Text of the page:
With the arrival of Ultrabooks, laptops took a leap forward in portability by paring back on features. Where the MacBook Air led, others followed – low-power Intel chips, fast SSD storage and a cutting back of features and connectivity in order to fit the space.
But some recent Ultrabooks have been taking back what was lost, while still fitting into the slim-and-light spec. The Asus S56CA-XX024H is one such laptop.
Like the Toshiba U840-10V, it’s a lower-priced Ultrabook that doesn’t skimp on connections, though it’s a few hundred pounds cheaper than the Toshiba – or almost any Ultrabook we’ve seen – at £499.99 in the UK (around AU$765) or US$699.99 in the US.
But it’s not just the price or connections that make the Asus S56CA stand out. There’s also its optical drive and relatively large 15.6-inch screen.
The DVD drive was one of the first things to go from Ultrabooks, and it’s something that can be a sticking point for many people. Certainly, its inclusion makes the Asus S56CA stand out from the skinny crowd its in.
Most Ultrabooks have a screen that’s between 11 and 14 inches, so the 15-inch one here is a bit of a surprise. As with a few aspects of the Asus S56CA, it pushes the Ultrabook moniker to its limits. With a much larger footprint than the likes of the Asus Zenbook Prime UX31A or Lenovo IdeaPad U410, it’s not the most portable of ultra-portable laptops.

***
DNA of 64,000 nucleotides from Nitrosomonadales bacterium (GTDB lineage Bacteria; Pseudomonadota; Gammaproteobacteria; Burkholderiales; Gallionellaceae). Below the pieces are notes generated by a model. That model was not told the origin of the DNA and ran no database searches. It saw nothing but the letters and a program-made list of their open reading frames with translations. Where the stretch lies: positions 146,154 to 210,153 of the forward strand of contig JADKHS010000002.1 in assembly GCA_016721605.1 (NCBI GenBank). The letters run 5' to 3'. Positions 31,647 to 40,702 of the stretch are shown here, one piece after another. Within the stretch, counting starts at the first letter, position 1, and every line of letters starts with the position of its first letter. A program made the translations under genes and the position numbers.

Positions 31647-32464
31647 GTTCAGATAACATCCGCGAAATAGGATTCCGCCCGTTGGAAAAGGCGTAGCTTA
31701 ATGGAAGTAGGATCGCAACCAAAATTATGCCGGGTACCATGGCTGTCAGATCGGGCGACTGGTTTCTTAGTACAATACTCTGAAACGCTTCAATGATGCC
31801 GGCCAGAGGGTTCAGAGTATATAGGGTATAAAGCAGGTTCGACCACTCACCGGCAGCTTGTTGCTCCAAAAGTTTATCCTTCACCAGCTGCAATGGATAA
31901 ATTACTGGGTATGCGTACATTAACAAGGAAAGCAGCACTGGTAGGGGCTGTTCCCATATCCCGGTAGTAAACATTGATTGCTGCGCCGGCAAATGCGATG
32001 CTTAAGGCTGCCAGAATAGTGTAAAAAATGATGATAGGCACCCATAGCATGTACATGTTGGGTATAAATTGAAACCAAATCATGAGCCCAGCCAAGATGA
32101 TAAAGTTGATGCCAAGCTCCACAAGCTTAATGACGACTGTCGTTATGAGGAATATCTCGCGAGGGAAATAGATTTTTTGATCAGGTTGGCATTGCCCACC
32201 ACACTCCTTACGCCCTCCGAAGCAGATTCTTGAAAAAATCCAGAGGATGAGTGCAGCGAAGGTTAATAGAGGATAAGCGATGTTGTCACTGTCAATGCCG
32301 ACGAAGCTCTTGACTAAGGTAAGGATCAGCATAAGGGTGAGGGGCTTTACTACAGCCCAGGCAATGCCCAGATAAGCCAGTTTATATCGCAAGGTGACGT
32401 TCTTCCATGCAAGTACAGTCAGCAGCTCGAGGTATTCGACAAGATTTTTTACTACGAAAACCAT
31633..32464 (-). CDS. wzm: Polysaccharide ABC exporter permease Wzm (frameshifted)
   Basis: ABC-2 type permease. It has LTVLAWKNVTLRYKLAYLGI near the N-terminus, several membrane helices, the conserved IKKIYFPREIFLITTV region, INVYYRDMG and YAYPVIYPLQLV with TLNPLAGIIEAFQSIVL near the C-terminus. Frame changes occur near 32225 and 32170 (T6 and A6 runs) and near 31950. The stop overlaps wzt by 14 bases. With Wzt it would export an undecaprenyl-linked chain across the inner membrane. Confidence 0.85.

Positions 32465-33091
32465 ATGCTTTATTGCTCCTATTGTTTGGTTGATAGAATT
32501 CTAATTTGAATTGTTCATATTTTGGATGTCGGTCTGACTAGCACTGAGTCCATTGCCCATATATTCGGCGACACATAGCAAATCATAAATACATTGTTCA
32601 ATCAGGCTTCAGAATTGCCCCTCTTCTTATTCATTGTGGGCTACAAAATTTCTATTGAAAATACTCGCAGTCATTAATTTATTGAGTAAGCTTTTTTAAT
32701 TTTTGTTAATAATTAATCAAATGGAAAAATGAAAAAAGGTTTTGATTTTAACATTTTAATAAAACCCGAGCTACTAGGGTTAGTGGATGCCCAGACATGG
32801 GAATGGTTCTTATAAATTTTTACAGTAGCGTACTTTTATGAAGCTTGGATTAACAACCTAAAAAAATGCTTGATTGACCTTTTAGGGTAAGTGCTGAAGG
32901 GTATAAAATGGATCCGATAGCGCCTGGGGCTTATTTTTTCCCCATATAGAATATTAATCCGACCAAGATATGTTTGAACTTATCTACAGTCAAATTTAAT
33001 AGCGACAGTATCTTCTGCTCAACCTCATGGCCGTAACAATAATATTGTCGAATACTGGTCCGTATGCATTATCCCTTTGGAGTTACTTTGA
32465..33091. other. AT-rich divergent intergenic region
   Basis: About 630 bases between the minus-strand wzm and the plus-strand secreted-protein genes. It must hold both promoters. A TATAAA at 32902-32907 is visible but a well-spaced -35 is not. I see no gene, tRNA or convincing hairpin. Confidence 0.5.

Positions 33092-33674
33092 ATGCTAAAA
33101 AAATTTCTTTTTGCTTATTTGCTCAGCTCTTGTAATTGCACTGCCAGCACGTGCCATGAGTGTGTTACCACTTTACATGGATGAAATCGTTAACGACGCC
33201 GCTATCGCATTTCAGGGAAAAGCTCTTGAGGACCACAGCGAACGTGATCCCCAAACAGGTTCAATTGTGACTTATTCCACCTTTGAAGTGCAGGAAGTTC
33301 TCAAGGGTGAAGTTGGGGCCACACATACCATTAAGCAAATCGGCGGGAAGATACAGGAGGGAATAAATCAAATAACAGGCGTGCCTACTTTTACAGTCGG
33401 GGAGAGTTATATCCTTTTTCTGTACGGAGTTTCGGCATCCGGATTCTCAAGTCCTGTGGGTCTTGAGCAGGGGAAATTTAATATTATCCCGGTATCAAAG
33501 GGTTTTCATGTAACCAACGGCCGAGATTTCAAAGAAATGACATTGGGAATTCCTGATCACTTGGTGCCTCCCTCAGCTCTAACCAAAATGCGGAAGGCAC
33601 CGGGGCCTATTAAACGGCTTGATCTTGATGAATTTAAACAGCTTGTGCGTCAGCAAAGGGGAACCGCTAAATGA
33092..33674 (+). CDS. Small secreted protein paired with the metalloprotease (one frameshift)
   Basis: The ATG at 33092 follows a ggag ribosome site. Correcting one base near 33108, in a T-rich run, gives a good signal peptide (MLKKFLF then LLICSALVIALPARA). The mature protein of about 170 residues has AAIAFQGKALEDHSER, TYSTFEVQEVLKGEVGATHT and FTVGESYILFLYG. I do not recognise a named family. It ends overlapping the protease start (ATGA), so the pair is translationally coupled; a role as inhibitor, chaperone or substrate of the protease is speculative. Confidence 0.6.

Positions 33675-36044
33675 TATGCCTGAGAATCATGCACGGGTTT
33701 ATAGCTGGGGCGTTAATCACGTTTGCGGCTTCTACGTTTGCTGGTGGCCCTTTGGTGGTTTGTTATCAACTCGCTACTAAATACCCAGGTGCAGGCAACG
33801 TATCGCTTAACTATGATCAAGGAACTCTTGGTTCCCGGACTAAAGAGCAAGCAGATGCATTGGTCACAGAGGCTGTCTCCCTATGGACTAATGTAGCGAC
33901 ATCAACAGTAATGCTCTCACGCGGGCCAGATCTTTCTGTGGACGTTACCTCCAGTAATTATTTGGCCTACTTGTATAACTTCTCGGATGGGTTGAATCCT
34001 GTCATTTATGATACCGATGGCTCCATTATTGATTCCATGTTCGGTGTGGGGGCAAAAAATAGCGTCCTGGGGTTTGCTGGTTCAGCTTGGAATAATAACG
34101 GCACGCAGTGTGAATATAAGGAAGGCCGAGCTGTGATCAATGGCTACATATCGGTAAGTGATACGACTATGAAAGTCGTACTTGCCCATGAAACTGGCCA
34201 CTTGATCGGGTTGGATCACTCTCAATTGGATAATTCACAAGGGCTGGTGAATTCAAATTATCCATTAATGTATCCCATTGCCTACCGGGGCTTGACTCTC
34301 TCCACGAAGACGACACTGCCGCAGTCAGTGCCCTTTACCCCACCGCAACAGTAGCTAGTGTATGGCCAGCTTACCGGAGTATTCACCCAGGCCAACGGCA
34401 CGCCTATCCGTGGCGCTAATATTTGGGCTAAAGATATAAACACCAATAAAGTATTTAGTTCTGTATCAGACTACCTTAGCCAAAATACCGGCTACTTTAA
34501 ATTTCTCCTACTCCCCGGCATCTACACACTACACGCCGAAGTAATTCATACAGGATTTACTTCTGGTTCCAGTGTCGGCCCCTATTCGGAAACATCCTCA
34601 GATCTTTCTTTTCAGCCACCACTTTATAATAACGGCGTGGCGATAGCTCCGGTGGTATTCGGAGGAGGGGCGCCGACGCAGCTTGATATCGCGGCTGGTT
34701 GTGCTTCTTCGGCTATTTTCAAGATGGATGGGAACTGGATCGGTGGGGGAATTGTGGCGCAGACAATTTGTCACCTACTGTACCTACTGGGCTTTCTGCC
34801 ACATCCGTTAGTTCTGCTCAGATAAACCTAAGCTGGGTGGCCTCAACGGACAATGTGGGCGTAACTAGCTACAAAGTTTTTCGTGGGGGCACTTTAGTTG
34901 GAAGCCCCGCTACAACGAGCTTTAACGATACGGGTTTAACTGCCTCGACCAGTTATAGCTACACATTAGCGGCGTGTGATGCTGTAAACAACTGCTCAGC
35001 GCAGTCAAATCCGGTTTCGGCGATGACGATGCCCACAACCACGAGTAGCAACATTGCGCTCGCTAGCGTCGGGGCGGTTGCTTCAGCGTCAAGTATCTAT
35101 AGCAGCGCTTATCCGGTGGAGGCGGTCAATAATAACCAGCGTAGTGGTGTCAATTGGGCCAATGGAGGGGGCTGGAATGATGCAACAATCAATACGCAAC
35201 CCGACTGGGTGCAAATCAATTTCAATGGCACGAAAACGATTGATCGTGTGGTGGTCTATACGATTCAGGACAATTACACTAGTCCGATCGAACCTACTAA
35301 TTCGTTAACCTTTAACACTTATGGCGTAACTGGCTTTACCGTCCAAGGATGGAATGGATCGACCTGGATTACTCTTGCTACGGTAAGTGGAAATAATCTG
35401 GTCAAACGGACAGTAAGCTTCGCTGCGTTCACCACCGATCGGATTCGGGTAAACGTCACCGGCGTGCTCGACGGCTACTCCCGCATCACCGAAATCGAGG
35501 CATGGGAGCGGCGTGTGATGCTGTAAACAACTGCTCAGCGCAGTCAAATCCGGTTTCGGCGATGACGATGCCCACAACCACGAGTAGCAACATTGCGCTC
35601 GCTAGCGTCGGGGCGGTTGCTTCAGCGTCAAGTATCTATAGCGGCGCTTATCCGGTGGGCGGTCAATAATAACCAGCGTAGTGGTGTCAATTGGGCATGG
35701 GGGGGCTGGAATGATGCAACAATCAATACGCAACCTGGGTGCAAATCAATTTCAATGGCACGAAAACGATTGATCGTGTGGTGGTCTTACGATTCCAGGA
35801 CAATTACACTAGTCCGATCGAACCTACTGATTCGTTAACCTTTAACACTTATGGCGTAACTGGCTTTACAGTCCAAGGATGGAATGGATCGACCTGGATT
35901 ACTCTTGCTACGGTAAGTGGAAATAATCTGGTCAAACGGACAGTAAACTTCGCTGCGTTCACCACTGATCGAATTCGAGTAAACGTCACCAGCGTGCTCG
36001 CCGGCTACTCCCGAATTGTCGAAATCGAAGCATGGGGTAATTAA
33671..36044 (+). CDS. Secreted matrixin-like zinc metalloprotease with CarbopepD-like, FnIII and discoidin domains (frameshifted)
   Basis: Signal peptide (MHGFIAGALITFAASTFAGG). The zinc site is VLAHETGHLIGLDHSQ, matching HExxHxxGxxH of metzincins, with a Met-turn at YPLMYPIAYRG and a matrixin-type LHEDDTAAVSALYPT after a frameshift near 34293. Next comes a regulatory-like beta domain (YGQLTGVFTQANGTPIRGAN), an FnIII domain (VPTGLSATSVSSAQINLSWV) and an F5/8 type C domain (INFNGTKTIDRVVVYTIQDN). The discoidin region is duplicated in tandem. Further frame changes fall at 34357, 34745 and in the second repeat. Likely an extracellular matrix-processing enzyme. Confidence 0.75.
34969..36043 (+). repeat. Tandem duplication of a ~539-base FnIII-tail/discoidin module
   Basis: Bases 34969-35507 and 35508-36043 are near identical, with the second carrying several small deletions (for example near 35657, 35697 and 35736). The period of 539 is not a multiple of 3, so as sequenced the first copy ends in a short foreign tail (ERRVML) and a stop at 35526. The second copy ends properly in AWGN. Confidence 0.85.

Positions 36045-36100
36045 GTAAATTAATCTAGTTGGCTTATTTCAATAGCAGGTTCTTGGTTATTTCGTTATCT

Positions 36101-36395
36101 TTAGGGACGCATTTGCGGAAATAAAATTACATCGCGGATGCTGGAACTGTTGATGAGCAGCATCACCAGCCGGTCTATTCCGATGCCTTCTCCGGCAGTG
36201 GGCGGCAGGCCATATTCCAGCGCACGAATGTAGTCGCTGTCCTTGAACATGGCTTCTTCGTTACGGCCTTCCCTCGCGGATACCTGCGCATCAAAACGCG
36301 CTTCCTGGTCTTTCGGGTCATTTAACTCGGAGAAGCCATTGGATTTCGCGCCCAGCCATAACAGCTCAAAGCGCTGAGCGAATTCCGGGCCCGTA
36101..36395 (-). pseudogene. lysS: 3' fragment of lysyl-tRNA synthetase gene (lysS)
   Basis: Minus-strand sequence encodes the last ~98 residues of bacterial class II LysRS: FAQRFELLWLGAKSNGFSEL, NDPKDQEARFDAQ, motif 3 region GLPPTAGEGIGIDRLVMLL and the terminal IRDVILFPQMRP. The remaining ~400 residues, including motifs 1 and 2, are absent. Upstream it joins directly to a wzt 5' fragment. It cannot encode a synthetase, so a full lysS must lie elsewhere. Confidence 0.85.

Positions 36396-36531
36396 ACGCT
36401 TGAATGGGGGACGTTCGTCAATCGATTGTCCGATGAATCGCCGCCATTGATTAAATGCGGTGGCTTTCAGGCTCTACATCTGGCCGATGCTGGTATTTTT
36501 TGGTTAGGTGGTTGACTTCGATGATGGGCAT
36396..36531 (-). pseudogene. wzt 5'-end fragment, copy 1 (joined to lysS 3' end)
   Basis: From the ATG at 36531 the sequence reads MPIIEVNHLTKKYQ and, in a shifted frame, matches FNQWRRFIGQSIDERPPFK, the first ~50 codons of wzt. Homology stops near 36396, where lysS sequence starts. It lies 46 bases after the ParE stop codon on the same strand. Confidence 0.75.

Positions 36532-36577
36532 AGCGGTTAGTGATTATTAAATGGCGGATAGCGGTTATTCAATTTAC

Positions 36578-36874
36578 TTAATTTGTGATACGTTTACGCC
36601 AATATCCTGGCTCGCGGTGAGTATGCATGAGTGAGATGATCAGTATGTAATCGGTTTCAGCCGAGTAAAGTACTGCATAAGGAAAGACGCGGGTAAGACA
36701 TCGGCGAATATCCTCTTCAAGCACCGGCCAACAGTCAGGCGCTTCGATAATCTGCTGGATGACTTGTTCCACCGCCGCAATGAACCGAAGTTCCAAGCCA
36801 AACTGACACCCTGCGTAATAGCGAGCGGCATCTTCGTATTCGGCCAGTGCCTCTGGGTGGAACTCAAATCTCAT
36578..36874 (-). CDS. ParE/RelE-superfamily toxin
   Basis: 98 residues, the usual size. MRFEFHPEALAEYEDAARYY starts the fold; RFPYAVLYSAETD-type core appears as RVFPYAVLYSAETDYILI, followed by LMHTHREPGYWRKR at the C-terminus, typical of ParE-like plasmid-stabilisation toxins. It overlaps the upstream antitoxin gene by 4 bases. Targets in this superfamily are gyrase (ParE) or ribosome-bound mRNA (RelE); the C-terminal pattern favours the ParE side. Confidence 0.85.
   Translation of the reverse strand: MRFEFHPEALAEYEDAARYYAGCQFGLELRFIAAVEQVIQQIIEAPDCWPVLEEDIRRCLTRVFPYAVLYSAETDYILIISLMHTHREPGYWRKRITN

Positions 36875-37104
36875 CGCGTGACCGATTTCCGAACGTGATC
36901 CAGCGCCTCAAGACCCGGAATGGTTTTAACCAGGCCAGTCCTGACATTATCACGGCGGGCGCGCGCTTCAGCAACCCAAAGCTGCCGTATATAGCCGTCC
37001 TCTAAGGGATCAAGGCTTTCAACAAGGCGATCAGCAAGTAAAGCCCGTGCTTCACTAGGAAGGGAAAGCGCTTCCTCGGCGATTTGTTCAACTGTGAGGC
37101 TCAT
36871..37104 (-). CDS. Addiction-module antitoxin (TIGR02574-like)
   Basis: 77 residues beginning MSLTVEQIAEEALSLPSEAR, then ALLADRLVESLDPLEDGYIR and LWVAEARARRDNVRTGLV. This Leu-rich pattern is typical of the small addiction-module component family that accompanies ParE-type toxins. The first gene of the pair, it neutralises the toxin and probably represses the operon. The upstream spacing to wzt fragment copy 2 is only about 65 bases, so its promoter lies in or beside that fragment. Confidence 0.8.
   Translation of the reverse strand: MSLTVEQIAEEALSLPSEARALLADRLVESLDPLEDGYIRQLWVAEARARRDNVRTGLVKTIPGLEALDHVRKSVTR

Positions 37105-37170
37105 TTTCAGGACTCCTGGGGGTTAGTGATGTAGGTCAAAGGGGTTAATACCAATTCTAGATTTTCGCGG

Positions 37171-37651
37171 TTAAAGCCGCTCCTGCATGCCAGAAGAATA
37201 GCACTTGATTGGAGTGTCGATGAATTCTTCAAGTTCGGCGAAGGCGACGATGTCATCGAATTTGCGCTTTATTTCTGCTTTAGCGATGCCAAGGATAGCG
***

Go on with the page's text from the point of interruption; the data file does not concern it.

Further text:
It’s actually 380mm wide and 266mm deep, with a thickness when closed of 21mm (15 x 10.5 x 0.8 inches). And at 2.3kg (5.1lbs), it’s not exactly super light, either. It’s more than double the weight of an 11-inch MacBook Air, and weighs around 60% more than the 13-inch Asus Zenbook UX32A.
Inside, it’s fairly typical for Ultrabook specs: a low-power 1.8GHz Intel Core i3 processor and graphics, a 500GB hard drive and 24GB SSD combination, and 4GB of RAM – all used to power Windows 8.
With its large screen, DVD drive and thin profile, it seems to make sense as a home laptop more than something for road warriors – though it does offer a numerical keypad, which smaller Ultrabooks don’t.
As far as looks go, it’s firmly from the ‘Hey, those MacBooks are nice, aren’t they?’ school of design – at least, it is while open. The black keyboard, black screen bezel and silver body all look a bit familiar, but the finish on them is undeniably decent.
When closed, it’s a different matter – the brushed black finish on the lid gives it a low-key look, but it’s reasonably attractive for a budget laptop – it certainly doesn’t feel any cheaper-made than a higher-end Ultrabook.